Simplified: Supply chain and workforce shortages are hitting local nonprofits, specifically those focused on keeping folks in Sioux Falls and statewide fed.

Why it matters

  • The pandemic brought an increase in food insecurity, and more than a year and a half later, Feeding South Dakota is still seeing an elevated need, spokesperson Jennifer Stensaas said.
  • But nationally, there aren't enough truck drivers to meet the need to haul food to where it needs to go. That means higher shipping costs and a need to look farther away to source food, Stensaas added.
  • Increased costs and shortages in certain items have also had an impact on The Banquet, a Sioux Falls nonprofit providing hot meals for folks who need them. It's meant shifting menus around to work around ingredients that are either too expensive or unavailable.
"It's kind of like putting a puzzle together," Stensaas said. "It isn't impossible. But it's not typical, and we're all still pivoting a bit to make things work."

What's the impact locally?

With both Feeding South Dakota and The Banquet, shipping, rising costs and shortage challenges aren't hitting the people served by the nonprofits, at least not yet.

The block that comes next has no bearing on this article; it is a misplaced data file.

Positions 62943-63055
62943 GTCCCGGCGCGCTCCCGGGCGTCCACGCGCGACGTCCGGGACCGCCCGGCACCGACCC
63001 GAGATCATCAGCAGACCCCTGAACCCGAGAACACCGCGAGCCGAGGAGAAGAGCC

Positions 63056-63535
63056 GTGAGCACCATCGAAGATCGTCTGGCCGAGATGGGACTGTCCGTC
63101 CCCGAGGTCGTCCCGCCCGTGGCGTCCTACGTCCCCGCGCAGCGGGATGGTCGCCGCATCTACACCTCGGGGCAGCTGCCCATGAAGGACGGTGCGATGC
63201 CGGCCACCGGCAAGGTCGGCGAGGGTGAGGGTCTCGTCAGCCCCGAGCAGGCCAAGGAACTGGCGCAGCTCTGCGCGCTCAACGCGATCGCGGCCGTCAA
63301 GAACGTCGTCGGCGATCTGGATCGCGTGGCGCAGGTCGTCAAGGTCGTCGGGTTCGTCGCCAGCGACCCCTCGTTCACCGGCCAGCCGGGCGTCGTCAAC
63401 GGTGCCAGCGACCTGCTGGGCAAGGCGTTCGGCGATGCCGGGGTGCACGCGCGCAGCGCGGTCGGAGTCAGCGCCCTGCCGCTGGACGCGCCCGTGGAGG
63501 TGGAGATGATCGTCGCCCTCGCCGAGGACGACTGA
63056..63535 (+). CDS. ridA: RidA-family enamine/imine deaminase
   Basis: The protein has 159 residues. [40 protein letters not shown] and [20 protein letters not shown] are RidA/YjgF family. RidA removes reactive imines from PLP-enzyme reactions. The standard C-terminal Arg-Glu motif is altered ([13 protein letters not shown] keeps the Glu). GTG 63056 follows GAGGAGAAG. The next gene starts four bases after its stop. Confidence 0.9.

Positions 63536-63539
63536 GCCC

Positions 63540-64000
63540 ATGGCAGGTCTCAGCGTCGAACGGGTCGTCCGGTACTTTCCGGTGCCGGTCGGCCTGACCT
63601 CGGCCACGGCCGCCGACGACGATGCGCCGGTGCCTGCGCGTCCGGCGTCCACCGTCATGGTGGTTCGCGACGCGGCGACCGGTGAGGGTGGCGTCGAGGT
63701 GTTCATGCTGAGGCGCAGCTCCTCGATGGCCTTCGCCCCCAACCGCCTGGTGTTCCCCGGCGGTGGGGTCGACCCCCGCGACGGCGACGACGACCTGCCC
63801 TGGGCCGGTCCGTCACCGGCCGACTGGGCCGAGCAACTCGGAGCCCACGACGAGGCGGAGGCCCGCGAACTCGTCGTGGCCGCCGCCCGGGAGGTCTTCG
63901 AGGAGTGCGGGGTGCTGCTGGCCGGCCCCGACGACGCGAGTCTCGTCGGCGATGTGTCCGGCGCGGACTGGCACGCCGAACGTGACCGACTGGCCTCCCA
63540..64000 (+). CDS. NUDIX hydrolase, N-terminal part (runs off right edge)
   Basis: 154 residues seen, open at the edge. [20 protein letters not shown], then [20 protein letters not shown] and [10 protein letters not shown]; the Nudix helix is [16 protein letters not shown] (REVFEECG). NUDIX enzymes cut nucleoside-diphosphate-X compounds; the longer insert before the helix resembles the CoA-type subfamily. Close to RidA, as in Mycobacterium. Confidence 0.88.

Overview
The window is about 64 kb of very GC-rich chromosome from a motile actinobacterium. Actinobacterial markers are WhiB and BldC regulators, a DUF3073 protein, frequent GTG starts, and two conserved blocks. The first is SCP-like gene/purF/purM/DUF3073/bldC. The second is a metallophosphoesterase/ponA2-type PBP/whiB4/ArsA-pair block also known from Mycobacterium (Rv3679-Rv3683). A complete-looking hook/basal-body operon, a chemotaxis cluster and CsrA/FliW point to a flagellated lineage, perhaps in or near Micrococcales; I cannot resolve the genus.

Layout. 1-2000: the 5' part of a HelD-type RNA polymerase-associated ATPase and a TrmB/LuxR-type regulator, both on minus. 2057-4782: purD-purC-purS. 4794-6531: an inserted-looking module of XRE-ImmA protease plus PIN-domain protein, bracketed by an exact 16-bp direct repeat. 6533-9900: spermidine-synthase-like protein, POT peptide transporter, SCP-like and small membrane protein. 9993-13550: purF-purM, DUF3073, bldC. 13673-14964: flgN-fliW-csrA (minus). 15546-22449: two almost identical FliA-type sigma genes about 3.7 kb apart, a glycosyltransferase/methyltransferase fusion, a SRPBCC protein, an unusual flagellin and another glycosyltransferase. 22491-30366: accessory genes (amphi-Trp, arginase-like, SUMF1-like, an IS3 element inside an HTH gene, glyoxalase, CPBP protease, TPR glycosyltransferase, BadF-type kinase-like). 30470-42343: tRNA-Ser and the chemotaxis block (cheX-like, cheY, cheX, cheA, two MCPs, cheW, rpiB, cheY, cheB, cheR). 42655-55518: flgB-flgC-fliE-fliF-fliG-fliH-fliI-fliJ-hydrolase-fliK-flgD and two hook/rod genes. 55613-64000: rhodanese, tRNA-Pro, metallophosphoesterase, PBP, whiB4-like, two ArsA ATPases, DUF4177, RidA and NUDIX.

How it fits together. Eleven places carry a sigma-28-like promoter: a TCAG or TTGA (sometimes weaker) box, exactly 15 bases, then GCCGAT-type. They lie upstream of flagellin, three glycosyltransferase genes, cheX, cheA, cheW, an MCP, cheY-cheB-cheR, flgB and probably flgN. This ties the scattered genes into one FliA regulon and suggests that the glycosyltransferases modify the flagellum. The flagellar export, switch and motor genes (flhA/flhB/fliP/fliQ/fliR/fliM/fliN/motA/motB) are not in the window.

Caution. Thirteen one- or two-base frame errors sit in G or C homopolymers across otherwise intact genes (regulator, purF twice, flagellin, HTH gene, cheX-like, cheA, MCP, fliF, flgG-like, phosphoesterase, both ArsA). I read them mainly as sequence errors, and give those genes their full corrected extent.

• Instead, the nonprofits are absorbing the struggles by looking to new parts of the country to source food, for example, or by reworking meals available.

For Feeding South Dakota, workers have had to look as far as the east coast to get food shipments, and that's adding costs.

  • Without additional funding and volunteer help, the nonprofit may in the future not being able to distribute as much food per person, for example.

For The Banquet, it'll be a matter of continuing to modify menus to make meals with what they can get and can afford.

"A few months ago, chicken got really expensive for a minute, so we just limited the amount of items in a month that we would serve chicken until the cost came back down," The Banquet's Executive Director Tamera Jerke-Liesinger said.

How can people help?

Time and money.

Both nonprofits need the support of volunteers as well as financial contributions to help offset increasing food and shipping costs.

And as we head into a winter with high gas prices and overall inflation, it's possible the need for food assistance will go up as well, Stensaas said.

"We're just trying to help people not make impossible choices," she added. "We don't want you to have to choose between paying your heat bill and buying food."

Stensaas also doesn't want to see Feeding South Dakota have to make the "impossible choice" of having to cut services.

"We can't do it by ourselves," she said.